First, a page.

When Tommy Evans first began his career in journalism, he was just trying to get by in New York. He freelanced in order to pay the rent.

Evans majored in political science and studio arts at the University of Rochester and earned a master’s in international politics at the University of London. But journalism, Evans said, is addictive.

Today, Evans is the current vice president and London bureau chief of CNN. He oversees all newsgathering for Europe, the Middle East and Africa.

Evans spoke at Miami University on Monday evening in a Q&A on CNN’s role in news from abroad, moderated by Joe Sampson, senior clinical faculty in the Media, Journalism and Film department.

“I grew up overseas,” Evans said. “My family lived in Asia for most of my childhood, but international news is fascinating. I like different people; I love different cultures; I like to travel … I like telling people stories, and it’s amazing how often conflicts can be broken down just when people get to know each other.”

International news, he said, is also a lot of fun.

“You get to go to crazy places and see crazy things,” Evans said. “It’s frighteningly addicting.”

Evans also talked about the logistical challenges of working in international news, especially in Africa. In one instance, he pulled a correspondent from Rio to cover a story in Lagos because it’s one of the closest international cities.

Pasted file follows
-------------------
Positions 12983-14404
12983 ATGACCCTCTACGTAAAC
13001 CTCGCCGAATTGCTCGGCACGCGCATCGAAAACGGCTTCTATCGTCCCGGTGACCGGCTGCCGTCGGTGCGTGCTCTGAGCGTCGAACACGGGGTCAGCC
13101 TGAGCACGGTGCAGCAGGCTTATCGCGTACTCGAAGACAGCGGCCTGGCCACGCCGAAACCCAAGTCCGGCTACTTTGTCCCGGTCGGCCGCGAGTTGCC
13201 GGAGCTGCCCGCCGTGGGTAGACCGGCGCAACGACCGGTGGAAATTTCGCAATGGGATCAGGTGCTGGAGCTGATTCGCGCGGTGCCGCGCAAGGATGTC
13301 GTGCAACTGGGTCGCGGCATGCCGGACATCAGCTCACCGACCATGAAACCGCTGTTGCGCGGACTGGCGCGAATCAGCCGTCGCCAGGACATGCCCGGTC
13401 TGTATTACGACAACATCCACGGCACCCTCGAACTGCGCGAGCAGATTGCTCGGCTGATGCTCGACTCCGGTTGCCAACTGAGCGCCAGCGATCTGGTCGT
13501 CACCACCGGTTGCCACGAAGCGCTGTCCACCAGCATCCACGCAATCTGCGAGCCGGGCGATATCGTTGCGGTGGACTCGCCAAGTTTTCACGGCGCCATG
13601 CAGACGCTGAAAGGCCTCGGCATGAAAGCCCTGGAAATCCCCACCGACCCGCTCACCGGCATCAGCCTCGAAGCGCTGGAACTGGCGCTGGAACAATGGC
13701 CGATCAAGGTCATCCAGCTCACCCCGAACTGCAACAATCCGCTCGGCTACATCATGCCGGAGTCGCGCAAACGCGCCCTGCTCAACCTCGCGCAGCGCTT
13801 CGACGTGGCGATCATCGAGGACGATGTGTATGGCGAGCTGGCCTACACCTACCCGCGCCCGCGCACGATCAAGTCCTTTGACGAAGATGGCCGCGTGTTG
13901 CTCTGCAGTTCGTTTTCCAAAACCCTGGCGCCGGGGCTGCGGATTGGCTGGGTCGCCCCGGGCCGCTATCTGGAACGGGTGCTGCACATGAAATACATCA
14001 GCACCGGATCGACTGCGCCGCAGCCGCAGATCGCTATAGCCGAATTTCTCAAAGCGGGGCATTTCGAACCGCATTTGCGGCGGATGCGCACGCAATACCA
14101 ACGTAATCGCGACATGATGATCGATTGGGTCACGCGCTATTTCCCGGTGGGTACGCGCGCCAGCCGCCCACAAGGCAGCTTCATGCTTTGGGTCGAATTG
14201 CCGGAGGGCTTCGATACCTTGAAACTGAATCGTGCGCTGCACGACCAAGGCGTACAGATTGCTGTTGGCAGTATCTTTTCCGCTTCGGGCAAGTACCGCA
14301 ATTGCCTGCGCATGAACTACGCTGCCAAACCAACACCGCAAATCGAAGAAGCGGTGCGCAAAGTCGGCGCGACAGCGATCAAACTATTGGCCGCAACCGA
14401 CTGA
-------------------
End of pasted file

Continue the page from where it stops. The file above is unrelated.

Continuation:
“You have to think about the world in a different way,” he said. “If you want to get into international news, geography will be your best friend.”

Throughout the talk, five short clips from some of the biggest recent stories from CNN’s international operations were shown, ranging from a rescue mission of survivors of an ISIS attack in Syria to the London Grenfell Tower fire.

Reporters in some of the videos were in life-threatening situations in high-risk areas of the world.

One of the toughest stories to get people to cover was the Ebola epidemic.

“Bullets and bombs you can get your head around,” Evans said. “But the Ebola virus was this invisible thing. It was really really frightening.”

He added that a reporter would never be forced to cover a story in a dangerous area but that plenty of reporters volunteer to head to places such as Iraq or Libya.

“No story is worth dying for,” Evans said.

davisa10@miamioh.edu

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